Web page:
The act of reading ... begins on a flat surface, counter or page, and then gets stirred and chopped and blended until what we make, in the end, is a dish, or story, all our own.
— Adam Gopnik

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April 9, 2011

Plot and counterplot

She smiled. It was a sudden, beautiful gesture that lit her face and restored everything of the beauty that had made her famous. 'I would think less of you were you to take it for granted,' she said. 'Now, before you leave, would you like tea? And are you hungry? If you are I shall have whatever you care for prepared. In the meantime we need to discuss what is to be done next. It is now up to you to address the real issue behind all this ploy and counterploy by whoever is the traitor at Lisson Grove.'
      Her words were sobering. How like Vespasia to discuss the fate of revolution, murder and treason in high places over tea and a plate of sandwiches in the withdrawing room. It restored a certain sanity to the world. At least something was as it should be. He drew in a deep breath and let it out slowly, steadying himself.
      'Thank you. I should very much like a good cup of tea. The prison in Shoreham had only the most moderate amenities. And a sandwich would be excellent.'
from Treason at Lisson Grove, by Anne Perry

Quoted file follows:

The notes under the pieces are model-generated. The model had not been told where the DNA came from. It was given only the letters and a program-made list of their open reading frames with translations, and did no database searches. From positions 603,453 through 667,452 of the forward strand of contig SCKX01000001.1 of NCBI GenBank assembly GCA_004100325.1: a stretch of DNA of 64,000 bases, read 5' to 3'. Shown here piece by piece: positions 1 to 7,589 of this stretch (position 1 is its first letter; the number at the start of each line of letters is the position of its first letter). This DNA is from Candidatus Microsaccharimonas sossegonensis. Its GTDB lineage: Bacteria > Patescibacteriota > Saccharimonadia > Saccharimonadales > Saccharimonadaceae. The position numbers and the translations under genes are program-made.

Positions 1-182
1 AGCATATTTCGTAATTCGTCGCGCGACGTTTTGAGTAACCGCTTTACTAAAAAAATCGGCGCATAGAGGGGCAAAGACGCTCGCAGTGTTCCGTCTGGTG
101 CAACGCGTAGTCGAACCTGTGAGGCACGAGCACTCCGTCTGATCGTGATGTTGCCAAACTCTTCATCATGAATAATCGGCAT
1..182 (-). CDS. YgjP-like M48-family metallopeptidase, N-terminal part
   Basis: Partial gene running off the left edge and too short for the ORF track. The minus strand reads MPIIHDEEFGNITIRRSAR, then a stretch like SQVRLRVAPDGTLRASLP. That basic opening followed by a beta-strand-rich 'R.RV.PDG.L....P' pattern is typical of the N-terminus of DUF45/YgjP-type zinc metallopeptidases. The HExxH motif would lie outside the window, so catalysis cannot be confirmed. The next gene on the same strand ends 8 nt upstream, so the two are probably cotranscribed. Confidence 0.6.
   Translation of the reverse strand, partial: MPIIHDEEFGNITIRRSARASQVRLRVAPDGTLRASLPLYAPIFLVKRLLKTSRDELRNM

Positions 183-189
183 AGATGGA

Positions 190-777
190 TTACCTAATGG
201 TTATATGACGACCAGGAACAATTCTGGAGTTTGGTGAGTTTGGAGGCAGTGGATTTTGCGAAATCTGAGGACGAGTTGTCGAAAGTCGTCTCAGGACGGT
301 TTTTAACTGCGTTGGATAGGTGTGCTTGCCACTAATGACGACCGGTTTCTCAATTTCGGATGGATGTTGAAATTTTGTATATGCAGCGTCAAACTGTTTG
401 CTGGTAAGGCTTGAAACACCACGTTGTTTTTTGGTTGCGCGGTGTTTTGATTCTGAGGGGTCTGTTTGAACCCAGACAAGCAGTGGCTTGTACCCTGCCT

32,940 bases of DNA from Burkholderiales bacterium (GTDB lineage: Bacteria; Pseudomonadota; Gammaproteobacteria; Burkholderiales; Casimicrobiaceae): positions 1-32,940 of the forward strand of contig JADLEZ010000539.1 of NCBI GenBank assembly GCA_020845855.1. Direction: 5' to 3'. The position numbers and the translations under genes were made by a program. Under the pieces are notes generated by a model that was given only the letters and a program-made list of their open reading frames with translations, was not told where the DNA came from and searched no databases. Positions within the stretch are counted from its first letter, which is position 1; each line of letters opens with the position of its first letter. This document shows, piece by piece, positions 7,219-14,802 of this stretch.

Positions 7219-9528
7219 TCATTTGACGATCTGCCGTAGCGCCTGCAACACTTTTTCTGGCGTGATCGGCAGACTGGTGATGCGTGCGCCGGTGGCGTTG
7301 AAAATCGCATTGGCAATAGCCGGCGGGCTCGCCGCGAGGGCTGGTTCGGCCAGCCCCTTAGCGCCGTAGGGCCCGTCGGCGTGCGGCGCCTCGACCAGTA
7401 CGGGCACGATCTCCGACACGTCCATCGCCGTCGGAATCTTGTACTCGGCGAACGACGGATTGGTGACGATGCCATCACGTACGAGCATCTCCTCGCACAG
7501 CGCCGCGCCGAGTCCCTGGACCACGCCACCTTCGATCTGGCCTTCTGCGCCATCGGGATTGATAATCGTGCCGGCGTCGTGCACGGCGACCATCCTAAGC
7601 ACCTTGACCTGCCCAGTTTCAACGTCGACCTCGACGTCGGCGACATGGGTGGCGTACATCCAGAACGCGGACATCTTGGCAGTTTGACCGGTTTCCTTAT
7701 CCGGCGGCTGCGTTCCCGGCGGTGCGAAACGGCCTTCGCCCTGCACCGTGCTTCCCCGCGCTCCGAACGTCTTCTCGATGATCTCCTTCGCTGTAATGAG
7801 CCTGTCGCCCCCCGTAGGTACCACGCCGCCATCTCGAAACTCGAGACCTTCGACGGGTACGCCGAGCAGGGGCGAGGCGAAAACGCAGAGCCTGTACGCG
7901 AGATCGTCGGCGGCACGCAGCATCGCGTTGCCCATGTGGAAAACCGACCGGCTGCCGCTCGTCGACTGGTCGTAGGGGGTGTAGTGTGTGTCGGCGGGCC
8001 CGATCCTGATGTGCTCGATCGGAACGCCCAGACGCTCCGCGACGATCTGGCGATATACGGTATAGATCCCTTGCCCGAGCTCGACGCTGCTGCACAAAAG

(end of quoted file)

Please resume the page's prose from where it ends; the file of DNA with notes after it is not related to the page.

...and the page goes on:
My library reserve list runneth over, and I only hope I can keep up with the books that are all coming in all at once.  This Thomas and Charlotte Pitt mystery comes three years (apparently) after the last one, and though I was only hoping for something enjoyable, untaxing, and palate-cleansing to read, I had forgotten how good these books are, intelligent, well-plotted, suspenseful, compared to many. In this one, which was just reaching its peak before I went to sleep last night, Thomas and Victor Narraway, his superior at Special Branch, are both compromised and threatened by anarchists and traitors in their midst, and Charlotte travels to Dublin to try and save them both.

{Even better, there's a new William Monk coming in August.}

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Ann said...

How true, there is simply nothing like a good cup of tea and most institutions, whatever their nature, leave a great deal to be desired in this respect. I would, however, prefer that mine be accompanied by a scone with jam and cream rather than a sandwich, if that can, of course, be accommodated.

Cristina (Rochester Reader) said...

I've been dithering over this series for a year! Thank you for the appetiser... I think I must read it soon so onto the TBR it goes :-)
I love the "withdrawing room" :-)

Ann Summerville said...

Thanks for the review. I love the Stay Calm posters.

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